Property management companies manage the rental of residential homes, apartments, condos, commercial spaces and retail spaces. Property managers can oversee just a single unit or many properties, whether those sites are inhabited full-time or are vacation rentals. A property management company helps a property owner or landlord find tenants; collects rent; takes care of accounting, property maintenance and repairs; handles on-site management; and manages vacation rental check-in and checkout tasks. Although many property owners or landlords successfully manage their own rental real estate, a property management company can help you handle tenant issues and maintenance problems, especially if you are not located in the same city or state. Most property management companies deal with tenants directly, and their tasks include:
- Marketing the rental property
- Collecting rent
- Handling repair problems
- Responding to tenant complaints
- Evicting tenants
A property management company may be a good choice for property owners who have several investment properties, live far away from the rental property, or don’t have time for hands-on management.
A handyman is a skilled laborer who provides basic home repairs. Anyone can call themselves a handyman, although most who do so are skilled with repairs and home projects. Reading reviews is a good way to determine their fitness for your job. The tasks a handyman can perform include assembling furniture, painting interiors and exteriors, repairing fences, repairing broken doors or replacing trim, hanging lights, hooking up appliances, and much more. Handymen may have flat fees for certain services, or charge an hourly rate. Handyman rates are often lower than those of a contractor, as they don’t have the same specialization. Some states have no limit on the work a handyman can perform, while others do. For example, California’s Building and Professions Code section 7048 (small operations) permits handymen to provide work similar to that of a contractor (floor installation, painting, etc.) provided the total cost of labor and materials does not exceed $500. A handyman is a great resource for minor home repairs at a lower cost than a licensed contractor, but for more complex projects, it pays to hire a specialized contractor. Fore more, check out our tips for smart hiring on Thumbtack.
Finding a good handyman can change your life. Within days, the endless list of insurmountable tasks that were either out of your skill range or impossible to fit into your busy schedule can be completed. If you know you want help but aren’t sure how to hire the right pro, ask these questions to find the right fit:
- What is your work experience? If you are putting in a tile backsplash, you want someone experienced with the task, not someone who generally does painting and junk removal.
- How much do you charge? Handymen often charge hourly rates that vary based on the complexity of the task they’re hired to do, as well as flat rates for standard jobs. Be clear about what they’ll charge before you hire them.
- On that note, discuss payment details. It’s wise not to pay all the money up front, especially for larger projects. You may be able to pay a deposit for materials and pay the remainder upon project completion.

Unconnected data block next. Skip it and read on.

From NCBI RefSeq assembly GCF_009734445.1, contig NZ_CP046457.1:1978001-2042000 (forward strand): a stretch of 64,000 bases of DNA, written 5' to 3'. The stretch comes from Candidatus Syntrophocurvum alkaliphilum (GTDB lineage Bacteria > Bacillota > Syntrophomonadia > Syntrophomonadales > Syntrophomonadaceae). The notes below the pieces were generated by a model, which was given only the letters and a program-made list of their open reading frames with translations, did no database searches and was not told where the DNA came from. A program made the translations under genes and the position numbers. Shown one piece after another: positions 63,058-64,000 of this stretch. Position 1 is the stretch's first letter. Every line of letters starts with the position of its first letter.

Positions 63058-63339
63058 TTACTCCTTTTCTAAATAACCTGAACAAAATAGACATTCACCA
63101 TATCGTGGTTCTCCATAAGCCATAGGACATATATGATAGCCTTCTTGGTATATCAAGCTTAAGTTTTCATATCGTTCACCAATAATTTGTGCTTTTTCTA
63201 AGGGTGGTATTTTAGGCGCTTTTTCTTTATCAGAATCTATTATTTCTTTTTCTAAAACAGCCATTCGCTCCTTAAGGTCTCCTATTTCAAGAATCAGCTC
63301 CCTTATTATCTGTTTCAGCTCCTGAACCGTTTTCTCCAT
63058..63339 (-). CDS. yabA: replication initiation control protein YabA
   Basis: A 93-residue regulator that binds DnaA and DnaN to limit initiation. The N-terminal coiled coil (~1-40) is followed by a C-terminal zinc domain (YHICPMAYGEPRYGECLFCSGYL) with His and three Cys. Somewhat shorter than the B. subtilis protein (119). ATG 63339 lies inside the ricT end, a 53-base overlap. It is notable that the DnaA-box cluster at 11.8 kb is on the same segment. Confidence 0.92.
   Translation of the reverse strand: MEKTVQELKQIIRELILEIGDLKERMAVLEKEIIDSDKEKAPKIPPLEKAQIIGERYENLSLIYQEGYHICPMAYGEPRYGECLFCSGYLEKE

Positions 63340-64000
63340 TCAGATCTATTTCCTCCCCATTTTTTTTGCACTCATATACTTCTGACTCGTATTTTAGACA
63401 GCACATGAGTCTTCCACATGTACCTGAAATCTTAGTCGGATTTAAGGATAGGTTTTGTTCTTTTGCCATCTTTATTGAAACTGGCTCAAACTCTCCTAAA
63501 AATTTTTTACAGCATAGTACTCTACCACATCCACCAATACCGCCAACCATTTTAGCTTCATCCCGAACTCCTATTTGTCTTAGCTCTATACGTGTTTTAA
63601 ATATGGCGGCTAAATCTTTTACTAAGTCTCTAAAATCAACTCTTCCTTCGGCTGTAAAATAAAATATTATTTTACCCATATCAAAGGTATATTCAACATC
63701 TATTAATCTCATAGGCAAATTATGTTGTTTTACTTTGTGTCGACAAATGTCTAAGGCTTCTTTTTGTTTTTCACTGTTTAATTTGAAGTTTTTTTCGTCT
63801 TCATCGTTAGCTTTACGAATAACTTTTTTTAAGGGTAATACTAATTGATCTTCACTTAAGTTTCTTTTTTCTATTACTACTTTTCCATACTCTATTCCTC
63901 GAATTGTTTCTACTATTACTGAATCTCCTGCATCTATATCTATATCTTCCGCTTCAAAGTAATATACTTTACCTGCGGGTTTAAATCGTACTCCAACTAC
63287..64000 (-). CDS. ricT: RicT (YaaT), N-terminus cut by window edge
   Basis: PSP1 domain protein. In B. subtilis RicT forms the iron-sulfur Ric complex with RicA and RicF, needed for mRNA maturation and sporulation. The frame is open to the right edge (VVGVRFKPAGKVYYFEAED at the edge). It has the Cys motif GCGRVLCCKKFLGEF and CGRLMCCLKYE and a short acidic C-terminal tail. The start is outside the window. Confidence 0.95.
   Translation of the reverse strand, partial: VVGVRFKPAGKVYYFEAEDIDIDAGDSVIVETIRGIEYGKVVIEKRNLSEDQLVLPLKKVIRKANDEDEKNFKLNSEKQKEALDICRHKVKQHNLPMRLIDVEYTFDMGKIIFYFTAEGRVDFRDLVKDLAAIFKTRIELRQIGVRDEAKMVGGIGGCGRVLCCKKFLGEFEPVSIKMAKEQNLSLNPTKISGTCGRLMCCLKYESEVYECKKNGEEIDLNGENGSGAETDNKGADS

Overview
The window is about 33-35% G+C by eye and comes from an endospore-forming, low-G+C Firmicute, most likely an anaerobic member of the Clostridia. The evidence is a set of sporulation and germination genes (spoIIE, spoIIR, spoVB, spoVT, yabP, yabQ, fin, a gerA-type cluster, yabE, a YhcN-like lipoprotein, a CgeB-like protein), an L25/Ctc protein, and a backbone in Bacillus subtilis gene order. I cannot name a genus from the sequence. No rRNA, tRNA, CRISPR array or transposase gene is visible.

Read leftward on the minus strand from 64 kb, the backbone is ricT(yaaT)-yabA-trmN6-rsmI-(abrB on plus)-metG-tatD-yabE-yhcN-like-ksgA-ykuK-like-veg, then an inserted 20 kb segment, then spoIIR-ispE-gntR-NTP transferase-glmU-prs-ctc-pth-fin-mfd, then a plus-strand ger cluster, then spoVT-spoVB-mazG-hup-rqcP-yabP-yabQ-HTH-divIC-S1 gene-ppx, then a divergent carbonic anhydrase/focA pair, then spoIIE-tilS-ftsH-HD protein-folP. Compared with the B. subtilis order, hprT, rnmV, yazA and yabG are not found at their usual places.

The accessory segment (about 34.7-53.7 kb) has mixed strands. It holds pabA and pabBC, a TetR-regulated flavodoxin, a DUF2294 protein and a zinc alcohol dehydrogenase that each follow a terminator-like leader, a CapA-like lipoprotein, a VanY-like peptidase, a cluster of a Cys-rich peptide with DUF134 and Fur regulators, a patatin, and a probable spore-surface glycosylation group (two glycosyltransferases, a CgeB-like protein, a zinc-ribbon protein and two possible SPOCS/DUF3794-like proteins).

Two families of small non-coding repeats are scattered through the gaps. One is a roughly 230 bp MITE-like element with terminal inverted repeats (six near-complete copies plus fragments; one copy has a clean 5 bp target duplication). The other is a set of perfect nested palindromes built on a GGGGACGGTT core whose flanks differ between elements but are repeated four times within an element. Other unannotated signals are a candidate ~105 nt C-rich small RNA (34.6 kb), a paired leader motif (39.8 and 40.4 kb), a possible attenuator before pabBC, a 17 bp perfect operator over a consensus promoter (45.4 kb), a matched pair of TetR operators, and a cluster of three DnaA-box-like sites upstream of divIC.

- How long will the job take you to complete? If the handyman is as busy as you are and a fence repair is going to take months, you should probably find another qualified handyman for the job.
Read client reviews and follow up with references to make sure you’re choosing the right handyman for your projects. For more, check out our tips for smart hiring on Thumbtack.
The licensing requirements for property managers vary from state to state, but many states require property managers to have a real estate broker’s license and in some cases be a legal resident of a state. Property management may not be specified in a state real estate statute, but according to the Institute of Real Estate Management their activities may include advertising the availability of a rental property, discussing a property management agreement with an owner, negotiating leases, showing a rental property and collecting rents.
In some states, a handyman can provide plumbing services, but it may be in your best interest to call a plumber, particularly for issues more major than unclogging a drain or attaching a new sink. Hiring a plumber is important because mishandling your water and gas lines has the potential to do great damage to your home, your family’s health, or even the safety of your neighborhood. A handyman is not legally required to have any training or licensing in plumbing matters, while a licensed plumber has undergone years of education and on-the-job training. In some cases, homeowners insurance won’t cover damage caused by plumbing repair done by an unlicensed handyman.
According to the U.S. Department of Labor, most plumbers learn their trade through a four- or five-year apprenticeship with 2,000 hours of paid on-the-job training. They also receive classroom education including “safety, local plumbing codes and regulations, and blueprint reading. They also study mathematics, applied physics, and chemistry. After completing an apprenticeship program, plumbers … are considered to be journey workers, qualifying them to perform duties on their own,” according to the DOL. Licensed plumbers should do continuing education to keep abreast of safety and technology changes. Poor plumbing can lead to sewage backups, a flooded home or even natural gas leaks, so it’s best to leave it in the hands of a specialized professional.